Analyst: Refrigerated freight environment to remain hot

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Updated Jul 14, 2014

reefer dock shipper 2The economic outlook for the refrigerated sector of the trucking industry continues to be strong, according to John Larkin, managing director of Stifel Nicolaus, who provided an economic outlook speech at the Truckload Carriers Association’s 31st Annual Refrigerated Division Conference in Park City, Utah. But the distribution landscape for refrigerated freight is changing, he says.

“As we focus more on fresh food, retailers are opting for regional sourcing,” said Larkin. “We are seeing a more regionalized distribution network in the United States. Much of the long-haul refrigerated freight that exists is being moved to rail.”

With continued trend growth in de-globalization, near-shoring and insourcing leading to a more of a balanced global trade picture, Larkin said the North American Free Trade Agreement will play bigger picture in food movement, representing more opportunities for refrigerated haulers.

Refrigerated haulers aren’t immune from the driver shortage, and the pay gap between driver pay and other industry wages continues to widen. According to Larkin, the average W2 wage for a U.S. worker is $46,440, compared to only $40,940 for truck drivers.

“That’s not sustainable,” Larkin warned, but noted the driver shortage isn’t solely a function of driver pay. “The truth is even fleets at the upper end of the pay scale are having trouble finding quality drivers. [Drivers] in Texas can go down to Eagle Ford and make $100,000 to $120,000 driving a water truck for the fracking industry.”

Data from the American Trucking Associations shows industry-wide driver turnover hovering around 95 percent for large fleets. An increased demand for new drivers can be attributed to voluntary non-retirement departures (11 percent), retirements (37 percent), non-voluntary departures (16 percent) and industry growth and regulatory impact (36 percent).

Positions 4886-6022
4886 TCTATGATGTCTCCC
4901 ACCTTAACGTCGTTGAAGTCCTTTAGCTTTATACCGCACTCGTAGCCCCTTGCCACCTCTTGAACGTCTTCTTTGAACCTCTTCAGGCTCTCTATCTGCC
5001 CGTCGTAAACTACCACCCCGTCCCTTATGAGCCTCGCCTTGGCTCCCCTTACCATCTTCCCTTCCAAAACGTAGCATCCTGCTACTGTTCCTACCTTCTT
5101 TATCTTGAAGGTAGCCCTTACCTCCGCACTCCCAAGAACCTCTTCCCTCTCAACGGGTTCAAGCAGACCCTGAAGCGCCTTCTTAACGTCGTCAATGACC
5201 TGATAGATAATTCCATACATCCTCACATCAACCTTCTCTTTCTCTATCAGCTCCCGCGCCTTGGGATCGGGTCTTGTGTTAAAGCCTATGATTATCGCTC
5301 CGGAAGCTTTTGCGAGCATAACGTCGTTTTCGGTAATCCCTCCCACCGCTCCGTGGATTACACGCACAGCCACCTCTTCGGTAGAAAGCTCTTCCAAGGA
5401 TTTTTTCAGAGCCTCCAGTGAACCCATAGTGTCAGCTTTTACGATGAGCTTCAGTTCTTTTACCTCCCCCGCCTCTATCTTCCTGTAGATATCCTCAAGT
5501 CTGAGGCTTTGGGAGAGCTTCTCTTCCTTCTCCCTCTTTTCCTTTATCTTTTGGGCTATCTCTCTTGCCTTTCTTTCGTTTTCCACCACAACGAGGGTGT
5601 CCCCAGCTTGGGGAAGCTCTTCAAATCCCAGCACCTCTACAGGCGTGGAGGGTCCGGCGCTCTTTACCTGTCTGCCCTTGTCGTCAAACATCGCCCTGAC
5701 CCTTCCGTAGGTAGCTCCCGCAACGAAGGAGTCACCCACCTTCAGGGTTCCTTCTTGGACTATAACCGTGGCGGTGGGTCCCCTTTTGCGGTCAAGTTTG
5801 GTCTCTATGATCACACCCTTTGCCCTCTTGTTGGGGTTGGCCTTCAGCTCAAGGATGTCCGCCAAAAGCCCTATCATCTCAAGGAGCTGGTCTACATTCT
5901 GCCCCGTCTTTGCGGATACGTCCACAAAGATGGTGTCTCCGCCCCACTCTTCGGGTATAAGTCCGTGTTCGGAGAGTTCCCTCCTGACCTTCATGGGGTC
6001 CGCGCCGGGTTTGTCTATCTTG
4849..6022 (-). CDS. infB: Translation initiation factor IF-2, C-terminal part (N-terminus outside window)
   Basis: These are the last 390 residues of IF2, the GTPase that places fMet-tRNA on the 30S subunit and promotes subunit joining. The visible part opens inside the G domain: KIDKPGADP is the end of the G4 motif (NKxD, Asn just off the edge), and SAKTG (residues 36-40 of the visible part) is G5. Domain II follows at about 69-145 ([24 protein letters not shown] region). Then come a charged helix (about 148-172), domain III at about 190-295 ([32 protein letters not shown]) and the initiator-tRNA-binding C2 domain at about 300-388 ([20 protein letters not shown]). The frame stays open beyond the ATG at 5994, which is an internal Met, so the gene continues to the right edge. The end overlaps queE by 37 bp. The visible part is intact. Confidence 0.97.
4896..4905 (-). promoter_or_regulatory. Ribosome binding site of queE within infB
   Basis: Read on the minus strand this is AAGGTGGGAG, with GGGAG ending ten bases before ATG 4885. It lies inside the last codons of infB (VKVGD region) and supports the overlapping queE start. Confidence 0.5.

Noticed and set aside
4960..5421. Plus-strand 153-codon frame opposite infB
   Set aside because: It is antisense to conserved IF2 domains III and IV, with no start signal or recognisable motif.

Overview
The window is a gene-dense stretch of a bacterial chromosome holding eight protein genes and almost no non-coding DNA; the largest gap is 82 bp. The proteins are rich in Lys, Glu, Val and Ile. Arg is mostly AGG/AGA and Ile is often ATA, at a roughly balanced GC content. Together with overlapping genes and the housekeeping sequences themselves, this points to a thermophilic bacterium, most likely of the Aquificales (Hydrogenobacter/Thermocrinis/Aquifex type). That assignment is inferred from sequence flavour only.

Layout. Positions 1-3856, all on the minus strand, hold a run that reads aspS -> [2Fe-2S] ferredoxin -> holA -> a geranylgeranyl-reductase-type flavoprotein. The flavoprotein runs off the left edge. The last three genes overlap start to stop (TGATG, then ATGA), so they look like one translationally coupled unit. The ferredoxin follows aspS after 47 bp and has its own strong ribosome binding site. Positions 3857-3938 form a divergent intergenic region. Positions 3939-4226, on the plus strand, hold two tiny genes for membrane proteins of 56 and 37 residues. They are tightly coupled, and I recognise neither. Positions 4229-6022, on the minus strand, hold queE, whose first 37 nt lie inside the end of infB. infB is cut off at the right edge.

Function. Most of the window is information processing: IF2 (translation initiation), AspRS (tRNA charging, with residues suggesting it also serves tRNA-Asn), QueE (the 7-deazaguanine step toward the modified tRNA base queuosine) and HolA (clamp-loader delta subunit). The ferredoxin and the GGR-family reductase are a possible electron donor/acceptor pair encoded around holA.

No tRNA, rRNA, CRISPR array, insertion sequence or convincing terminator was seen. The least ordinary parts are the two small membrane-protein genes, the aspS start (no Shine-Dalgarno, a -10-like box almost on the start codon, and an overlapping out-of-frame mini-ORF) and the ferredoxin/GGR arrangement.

Larkin also noted that the recent U.S. population trend toward re-urbanization also would impact freight movement in the next several years. Since 2005, multi-family dwellings have doubled on a percentage basis of housing construction starts – from 17 percent to 34 percent in 2013 – while there are two-thirds fewer housing starts in single-family starts during the same time period.

“As of 2013, half of the U.S. population lives in 145 counties in the United States,” Larkin said.

The refrigerated truckload segment continues to do well when compared to other segments of the trucking industry. Larkin said that while dry-van truckload is still the dominant sector, it hasn’t recovered to pre-recession levels, off roughly 10 percent. Meanwhile, the refrigerated sector is off only 3.9 percent from the pre-recession peak and was up 8.4 percent in May 2014 compared to May 2013.

Larkin said that while the refrigerated freight market shows strong statistics, some of that is a result of reduced supply more so than increased demand.

Meanwhile, refrigerated freight revenue per mile has risen to record highs. “I must compliment everyone in the room for stepping up and getting price increases,” Larkin said, noting rate increases should continue through 2018 as new rules and regulations go into effect, creating even bigger opportunities to take rate increases.